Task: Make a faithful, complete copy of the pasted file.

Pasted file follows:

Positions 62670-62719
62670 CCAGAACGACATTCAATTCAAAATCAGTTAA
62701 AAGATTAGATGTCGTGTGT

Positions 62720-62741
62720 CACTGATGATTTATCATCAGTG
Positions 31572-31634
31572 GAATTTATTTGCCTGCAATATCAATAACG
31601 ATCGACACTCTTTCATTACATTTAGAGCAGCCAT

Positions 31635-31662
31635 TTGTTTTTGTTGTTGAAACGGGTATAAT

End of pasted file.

Positions 62670-62719
62670 CCAGAACGACATTCAATTCAAAATCAGTTAA
62701 AAGATTAGATGTCGTGTGT

Positions 62720-62741
62720 CACTGATGATTTATCATCAGTG
Positions 31572-31634
31572 GAATTTATTTGCCTGCAATATCAATAACG
31601 ATCGACACTCTTTCATTACATTTAGAGCAGCCAT

Positions 31635-31662
31635 TTGTTTTTGTTGTTGAAACGGGTATAAT